Unfortunately, we can’t provide direct links to any of Ari Aster’s short films. Many of the shorts can be found online, but none appear to come from official sources. Additionally, at the time of writing it appears as if Beau is specifically being targeted for takedowns, perhaps to avoid confusion with Beau is Afraid.

How old is Ari Aster?

Online sources indicate that Ari Aster was born on July 15, 1986.

What is Ari Aster known for as a filmmaker?

Ari Aster often focuses on families, specifically on the darkness, dysfunction, and grief within family relationships. He has a dark sense of humor that comes through in his films. He is also meticulous when it comes to the amount of detail he shows on screen. His films are beautiful, and that beauty is often twisted into something unnerving.

Is Ari Aster a horror director?

Though his feature films so far fit into the horror genre, Ari Aster denies being a horror director. A look at his short films will show that he has a wide range of interests. As his career develops, we can expect to see him write and direct movies outside of the horror genre.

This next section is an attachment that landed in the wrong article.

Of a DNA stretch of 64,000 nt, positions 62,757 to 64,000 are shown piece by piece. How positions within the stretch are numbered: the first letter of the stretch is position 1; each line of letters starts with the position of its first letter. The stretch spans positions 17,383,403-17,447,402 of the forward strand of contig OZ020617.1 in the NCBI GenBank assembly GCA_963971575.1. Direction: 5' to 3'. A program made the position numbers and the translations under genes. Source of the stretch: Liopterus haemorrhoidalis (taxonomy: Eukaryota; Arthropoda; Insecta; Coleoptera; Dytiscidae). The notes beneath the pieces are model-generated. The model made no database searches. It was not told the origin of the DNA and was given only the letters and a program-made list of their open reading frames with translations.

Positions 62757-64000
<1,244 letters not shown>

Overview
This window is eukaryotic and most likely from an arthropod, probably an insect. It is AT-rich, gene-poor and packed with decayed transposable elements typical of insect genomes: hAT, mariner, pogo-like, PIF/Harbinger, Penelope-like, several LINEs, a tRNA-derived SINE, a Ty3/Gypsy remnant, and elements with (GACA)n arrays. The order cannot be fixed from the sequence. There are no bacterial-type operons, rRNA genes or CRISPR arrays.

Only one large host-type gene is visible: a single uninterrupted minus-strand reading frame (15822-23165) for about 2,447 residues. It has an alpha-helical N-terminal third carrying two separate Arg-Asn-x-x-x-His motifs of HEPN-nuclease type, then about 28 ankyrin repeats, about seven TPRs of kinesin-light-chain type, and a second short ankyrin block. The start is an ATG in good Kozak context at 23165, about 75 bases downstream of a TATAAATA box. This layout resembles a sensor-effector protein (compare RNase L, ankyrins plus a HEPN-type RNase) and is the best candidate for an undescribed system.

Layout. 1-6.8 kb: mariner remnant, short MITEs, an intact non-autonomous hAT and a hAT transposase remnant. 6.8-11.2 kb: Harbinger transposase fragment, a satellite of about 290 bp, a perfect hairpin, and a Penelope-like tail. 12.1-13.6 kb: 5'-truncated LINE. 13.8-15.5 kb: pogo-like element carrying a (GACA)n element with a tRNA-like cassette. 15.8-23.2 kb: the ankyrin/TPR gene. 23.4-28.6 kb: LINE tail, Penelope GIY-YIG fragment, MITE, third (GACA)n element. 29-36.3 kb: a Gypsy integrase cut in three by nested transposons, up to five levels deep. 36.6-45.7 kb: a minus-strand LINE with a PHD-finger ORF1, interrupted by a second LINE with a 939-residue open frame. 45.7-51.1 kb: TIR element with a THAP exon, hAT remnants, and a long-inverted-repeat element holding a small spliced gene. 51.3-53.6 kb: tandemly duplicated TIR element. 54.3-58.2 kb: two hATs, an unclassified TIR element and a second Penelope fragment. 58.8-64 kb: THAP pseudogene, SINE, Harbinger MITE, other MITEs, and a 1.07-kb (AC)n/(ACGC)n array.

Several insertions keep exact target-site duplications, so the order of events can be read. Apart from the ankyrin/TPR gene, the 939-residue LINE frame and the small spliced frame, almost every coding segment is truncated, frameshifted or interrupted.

How did Ari Aster get started?

Ari Aster write scripts growing up, and he attended the Santa Fe University of Art and Design where he earned a Bachelor’s degree in film. He then studied directing at the AFI Conservatory where he graduated in 2010. After making short films post-graduation, A24 offered him an opportunity to make his first feature film, Hereditary.

Where did Ari Aster go to college?

Santa Fe University of Art and Design (BFA) & AFI Conservatory (MFA)

Has Ari Aster won an Academy Award?

No, Ari Aster hasn’t won or been nominated for an Academy Award yet, but it’s only a matter of time. However, he did win a Saturn Award for Breakout Director in 2019 for Hereditary.

Is Beau is Afraid a sequel?

No, Beau is Afraid is not a sequel. Its story is unrelated to Beau, though that short is where some of the ideas for Beau is Afraid began.

Further Reading

Meet The Author

Chris has a degree in film studies at Temple University’s campus in Tokyo, Japan. He is a renowned expert on horror cinema.